“When I charged, as you can see in that video, I had my anti-aircraft missile ready to shoot,” he said. “I deliberately brandished it to show them we were not joking.
“The song was very much part of rekindling waning spirits, and that song sought to remind Cde Nhongo that we had to jealously guard Zimbabwe.”
Cde Chapwititi said he assumed his nom de guerre from the dust that gathers up during a Muchongoyo traditional dance.
“I chose that nom de guerre from the dust that gathers up during a Muchongoyo traditional dance on a dry and hot September day,” he said.
“The dust gathers up, and in that dust, one can easily disappear without trace. I would do the same during my combat years.”
Cde Chapwititi left his village for “kumabvazuva”, a code name in his village for guerrilla training in Mozambique, in 1975 when he was only 15.
“My father used to work in the tea plantations in Chipinge as a builder and every time I would see him being humiliated by his white bosses.
“Sometimes he would narrate how he and his fellow black workers were ill-treated. The final straw was when I visited my father at his workplace intending to get school fees. I came face-to-face with his boss’ 12-year-old son kicking my father and scolding him.
“I did not expect that. We had been taught in the village that we do not answer back to our elders, let alone kick and scold them. But here I was, face-to-face with such a humiliating act being meted on my own father. The boy set his dogs on me and I was terribly bitten.”
From that day, he resolved that he would avenge for his father’s humiliation and decided the only way to do so was to cross the border into Mozambique to be trained as a liberation fighter.
“I just wanted to get my gidi (gun) and come back and deal with the white boy and his father,” he said. “That became my motivation even when the chips were down during training.”
The younger Cde Chapwititi was a little cleverer than his peers and it was thus easier for him to earn their respect.
He mobilised three of his friends who included one Cde John Mlambo to cross into Mozambique, about 30 kilometres from his village.
Cde Mlambo is now an officer in the Zimbabwe Prisons and Correctional Services (ZPCS).
“I had earlier told them that we should go and get training,” he said. “In our Grade Six class, only eight of us had remained, the rest had crossed into Mozambique.
“But on this day, a Friday, we first went to the fields to till the land. I hadn’t finished my portion ‘gawu’ and I told them to pack their books because we had to go to school earlier.
“They did so, but halfway, I told them we were not going to school, but were going ‘kumabvazuva’.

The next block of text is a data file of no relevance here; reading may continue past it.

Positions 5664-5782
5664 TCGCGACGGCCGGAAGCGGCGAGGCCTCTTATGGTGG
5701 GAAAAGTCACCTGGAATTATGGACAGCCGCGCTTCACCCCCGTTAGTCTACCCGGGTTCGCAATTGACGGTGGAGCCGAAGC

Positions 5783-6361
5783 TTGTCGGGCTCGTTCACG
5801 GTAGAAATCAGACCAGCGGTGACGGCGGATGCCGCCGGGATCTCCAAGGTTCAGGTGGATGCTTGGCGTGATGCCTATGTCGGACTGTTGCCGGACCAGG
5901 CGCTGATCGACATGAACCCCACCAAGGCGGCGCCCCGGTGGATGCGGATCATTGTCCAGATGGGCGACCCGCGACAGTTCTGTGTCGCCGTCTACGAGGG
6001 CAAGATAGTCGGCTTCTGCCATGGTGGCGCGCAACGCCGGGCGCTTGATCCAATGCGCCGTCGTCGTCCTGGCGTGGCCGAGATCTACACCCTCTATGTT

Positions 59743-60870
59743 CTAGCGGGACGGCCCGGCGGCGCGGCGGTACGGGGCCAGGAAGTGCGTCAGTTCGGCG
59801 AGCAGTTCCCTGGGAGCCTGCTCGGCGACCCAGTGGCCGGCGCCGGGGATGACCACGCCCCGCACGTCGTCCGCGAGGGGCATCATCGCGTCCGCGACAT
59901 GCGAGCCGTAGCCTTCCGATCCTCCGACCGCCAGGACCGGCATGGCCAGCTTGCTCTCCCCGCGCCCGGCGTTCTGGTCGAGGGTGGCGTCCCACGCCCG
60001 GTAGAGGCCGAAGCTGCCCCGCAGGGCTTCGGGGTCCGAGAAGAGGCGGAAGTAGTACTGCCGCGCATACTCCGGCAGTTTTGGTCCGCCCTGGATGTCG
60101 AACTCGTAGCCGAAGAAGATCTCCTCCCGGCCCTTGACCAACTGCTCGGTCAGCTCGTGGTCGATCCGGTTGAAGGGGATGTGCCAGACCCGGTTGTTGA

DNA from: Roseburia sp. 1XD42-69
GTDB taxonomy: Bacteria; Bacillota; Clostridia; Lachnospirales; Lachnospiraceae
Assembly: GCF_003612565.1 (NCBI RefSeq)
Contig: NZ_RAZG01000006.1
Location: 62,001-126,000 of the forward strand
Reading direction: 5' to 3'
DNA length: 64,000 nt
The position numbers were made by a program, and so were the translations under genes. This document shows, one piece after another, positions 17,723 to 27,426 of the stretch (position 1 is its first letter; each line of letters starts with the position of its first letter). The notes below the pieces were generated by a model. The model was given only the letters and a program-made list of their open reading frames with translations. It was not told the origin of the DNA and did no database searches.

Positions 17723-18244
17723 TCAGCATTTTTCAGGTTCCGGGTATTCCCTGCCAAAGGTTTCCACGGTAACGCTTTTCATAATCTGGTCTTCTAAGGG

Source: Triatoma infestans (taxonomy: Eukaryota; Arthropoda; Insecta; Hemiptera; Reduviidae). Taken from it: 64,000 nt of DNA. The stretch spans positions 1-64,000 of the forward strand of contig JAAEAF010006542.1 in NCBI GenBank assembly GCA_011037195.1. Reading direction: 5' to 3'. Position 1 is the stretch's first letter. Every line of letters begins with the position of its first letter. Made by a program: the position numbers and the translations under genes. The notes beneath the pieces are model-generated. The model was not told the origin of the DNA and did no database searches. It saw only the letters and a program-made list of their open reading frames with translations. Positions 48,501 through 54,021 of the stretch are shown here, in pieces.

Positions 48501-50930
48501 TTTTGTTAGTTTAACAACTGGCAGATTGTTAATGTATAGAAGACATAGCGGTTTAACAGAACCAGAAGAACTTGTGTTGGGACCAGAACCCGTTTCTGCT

“I grabbed our books and hid them in the bush. The journey to Mozambique had begun!”
After walking the whole day and upon crossing Nyangani River into Mozambique, they met a woman who gave them directions and assured them that they were on the right track.
“She also warned us that the Rhodesian forces had intensified border patrols,” he said.
“We crossed into Mozambique and our first port of call was paElliot. This was where all those who intended to go for training assembled for onward transmission to various training bases in Mozambique.”
At Elliot’s stop-over, the numbers swelled to 30 young men and women anxiously waiting to join the war.
Though tired following the day’s walk from home, Cde Chapwititi and 29 other cadres had walk further to Chikwekwete Base, which belonged to Frelimo.
“At Chikwekwete Base, we were welcomed by Frelimo soldiers and we met a group of liberation fighters who had just completed their training, waiting for deployment to the front,” he said.
One of the trained combatants, said Cde Chapwititi, asked if anyone in their group could sing. And always the cleverer one, he raised his hand and started singing;
“Mhoroi mose aye yee, Makadini, aye yeee, Nerufaro, aye yeee, Tondosanga kuZimbabwe,” rousing the whole camp.
“Every day at home at 8pm, we always listened to Radio Maputo. And it would start the broadcast with a phrase, “Workers and peasants . . . Zimbabwe rise up and fight colonialism.”
Although I could not understand English at the time, I keenly listened and the singing always left me with a strong desire to join the war.”
After the song, Cde Chapwititi said one of the combatants gave him his gun and asked him to have a feel of it.